Bimetallic nanocrystals often outperform their monometallic counterparts in catalysis as a result of the electronic coupling and geometric effect arising from two different metals. Here we report a facile synthesis of Pd-Cu Janus nanocrystals with controlled shapes through site-selected growth by reducing the Cu(II) precursor with glucose in the presence of hexadecylamine and Pd icosahedral seeds. Specifically, at a slow reduction rate, the Cu atoms nucleate and grow from one vertex of the icosahedral seed to form a penta-twinned Janus nanocrystal in the shape of a pentagonal bipyramid or decahedron. At a fast reduction rate, in contrast, the Cu atoms can directly nucleate from or diffuse to the edge of the icosahedral seed for the generation of a singly twinned Janus nanocrystal in the shape of a truncated bitetrahedron. The segregation of two elements and the presence of twin boundaries on the surface make the Pd-Cu Janus nanocrystals effective catalysts for the electrochemical reduction of CO2. An onset potential as low as -0.7 VRHE (RHE: reversible hydrogen electrode) was achieved for C2+ products in 0.5 M KHCO3 solution, together with a faradaic efficiency approaching 51.0% at -1.0 VRHE. Density functional theory and Pourbaix phase diagram studies demonstrated that the high CO coverage on the Pd sites (either metallic or hydride form) during electrocatalysis enabled the spillover of CO to the Cu sites toward subsequent C-C coupling, promoting the formation of C2+ species. This work offers insights for the rational fabrication of bimetallic nanocrystals featuring desired compositions, shapes, and twin structures for catalytic applications.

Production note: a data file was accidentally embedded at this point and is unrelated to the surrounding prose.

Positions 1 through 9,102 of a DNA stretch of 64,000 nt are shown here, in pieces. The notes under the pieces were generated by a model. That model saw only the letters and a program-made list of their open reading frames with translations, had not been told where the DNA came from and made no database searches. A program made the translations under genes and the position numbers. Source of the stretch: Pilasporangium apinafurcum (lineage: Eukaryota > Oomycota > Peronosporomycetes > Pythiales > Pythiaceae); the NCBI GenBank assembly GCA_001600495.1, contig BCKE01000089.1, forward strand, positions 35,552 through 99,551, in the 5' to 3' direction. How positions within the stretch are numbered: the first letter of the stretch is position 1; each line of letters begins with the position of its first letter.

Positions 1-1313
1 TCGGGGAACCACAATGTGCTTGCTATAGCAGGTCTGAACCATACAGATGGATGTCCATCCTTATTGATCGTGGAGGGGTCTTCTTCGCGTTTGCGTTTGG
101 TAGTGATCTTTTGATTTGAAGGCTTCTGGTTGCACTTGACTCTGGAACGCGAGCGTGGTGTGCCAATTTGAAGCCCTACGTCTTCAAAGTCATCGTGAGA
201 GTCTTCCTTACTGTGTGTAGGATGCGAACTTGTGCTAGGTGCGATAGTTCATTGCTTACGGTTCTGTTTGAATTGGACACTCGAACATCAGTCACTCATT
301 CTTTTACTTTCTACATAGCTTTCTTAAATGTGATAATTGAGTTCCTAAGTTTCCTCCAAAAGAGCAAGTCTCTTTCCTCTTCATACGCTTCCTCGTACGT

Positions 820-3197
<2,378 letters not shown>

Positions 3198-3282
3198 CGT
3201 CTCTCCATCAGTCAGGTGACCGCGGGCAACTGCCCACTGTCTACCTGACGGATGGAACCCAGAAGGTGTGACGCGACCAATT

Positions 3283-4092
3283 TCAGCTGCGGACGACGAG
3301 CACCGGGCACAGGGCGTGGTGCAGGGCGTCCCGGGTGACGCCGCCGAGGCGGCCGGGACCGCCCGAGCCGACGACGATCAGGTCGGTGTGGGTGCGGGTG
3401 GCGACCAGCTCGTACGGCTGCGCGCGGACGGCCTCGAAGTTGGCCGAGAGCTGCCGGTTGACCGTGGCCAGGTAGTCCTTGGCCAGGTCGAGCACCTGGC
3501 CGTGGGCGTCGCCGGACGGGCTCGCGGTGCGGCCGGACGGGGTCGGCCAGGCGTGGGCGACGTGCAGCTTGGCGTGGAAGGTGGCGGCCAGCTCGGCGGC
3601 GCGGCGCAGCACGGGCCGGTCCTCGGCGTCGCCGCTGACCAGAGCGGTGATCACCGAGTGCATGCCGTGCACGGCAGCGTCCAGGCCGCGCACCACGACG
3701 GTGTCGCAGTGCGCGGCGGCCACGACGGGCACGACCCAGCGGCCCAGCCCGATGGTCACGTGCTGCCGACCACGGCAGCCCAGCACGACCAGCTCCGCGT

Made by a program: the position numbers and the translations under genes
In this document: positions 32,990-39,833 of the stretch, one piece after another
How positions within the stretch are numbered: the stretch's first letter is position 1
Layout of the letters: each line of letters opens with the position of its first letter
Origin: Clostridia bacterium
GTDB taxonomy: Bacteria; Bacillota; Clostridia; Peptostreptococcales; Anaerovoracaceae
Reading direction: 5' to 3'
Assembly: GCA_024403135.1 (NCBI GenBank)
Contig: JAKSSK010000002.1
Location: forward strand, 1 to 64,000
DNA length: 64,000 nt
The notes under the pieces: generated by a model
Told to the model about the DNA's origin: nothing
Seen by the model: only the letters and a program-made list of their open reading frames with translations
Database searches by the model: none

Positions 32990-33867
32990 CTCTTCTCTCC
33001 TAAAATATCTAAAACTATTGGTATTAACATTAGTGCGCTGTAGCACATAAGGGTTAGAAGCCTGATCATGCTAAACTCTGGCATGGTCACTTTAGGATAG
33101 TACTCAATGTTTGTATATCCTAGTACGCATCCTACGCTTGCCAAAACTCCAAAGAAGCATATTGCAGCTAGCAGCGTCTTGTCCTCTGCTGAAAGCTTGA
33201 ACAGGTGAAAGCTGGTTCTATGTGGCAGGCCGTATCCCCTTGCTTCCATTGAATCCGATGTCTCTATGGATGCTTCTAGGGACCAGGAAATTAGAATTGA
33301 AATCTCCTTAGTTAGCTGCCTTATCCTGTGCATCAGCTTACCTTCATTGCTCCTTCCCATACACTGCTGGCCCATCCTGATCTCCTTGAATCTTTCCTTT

ASJC Scopus subject areas
- Colloid and Surface Chemistry